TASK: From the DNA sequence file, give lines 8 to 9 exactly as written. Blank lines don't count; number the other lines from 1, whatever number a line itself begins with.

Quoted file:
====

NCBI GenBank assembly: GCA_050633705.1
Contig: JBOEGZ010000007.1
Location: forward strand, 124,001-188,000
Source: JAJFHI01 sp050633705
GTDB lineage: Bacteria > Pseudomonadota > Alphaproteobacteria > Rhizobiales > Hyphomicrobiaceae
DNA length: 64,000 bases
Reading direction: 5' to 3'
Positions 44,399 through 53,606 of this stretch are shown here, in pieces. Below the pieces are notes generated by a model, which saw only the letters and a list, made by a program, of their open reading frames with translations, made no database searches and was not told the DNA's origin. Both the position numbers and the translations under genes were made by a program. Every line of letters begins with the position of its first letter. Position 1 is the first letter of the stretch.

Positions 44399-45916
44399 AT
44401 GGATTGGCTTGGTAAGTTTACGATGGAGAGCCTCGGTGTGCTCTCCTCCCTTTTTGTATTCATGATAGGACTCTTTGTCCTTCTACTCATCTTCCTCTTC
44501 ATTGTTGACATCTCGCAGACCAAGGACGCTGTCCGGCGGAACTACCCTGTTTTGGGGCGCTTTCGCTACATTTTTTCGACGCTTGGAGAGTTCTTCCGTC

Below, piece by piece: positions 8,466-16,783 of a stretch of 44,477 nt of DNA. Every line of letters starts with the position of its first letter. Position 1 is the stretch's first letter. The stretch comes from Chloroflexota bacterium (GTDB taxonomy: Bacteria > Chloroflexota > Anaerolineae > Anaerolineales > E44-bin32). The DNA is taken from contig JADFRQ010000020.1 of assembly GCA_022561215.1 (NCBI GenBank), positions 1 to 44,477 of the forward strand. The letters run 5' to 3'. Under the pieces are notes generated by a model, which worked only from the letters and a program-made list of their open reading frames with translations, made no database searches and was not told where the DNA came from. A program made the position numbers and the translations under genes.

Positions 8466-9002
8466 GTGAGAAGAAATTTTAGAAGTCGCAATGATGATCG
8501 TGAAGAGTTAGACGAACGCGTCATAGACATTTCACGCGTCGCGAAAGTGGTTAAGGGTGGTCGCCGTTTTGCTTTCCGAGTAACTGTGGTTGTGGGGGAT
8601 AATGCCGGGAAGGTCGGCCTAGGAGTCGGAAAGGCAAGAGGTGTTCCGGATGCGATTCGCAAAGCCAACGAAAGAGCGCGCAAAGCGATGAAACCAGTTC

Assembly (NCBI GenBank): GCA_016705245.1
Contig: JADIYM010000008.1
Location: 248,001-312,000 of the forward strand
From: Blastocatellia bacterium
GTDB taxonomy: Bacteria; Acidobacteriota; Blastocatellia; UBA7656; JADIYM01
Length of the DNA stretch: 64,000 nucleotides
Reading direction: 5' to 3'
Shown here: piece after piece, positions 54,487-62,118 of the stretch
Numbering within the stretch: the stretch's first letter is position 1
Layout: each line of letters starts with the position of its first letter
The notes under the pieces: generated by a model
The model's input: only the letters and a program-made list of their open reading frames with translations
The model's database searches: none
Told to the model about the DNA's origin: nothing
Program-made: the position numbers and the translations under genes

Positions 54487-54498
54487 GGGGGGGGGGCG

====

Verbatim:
Positions 44,399 through 53,606 of this stretch are shown here, in pieces. Below the pieces are notes generated by a model, which saw only the letters and a list, made by a program, of their open reading frames with translations, made no database searches and was not told the DNA's origin. Both the position numbers and the translations under genes were made by a program. Every line of letters begins with the position of its first letter. Position 1 is the first letter of the stretch.

Positions 44399-45916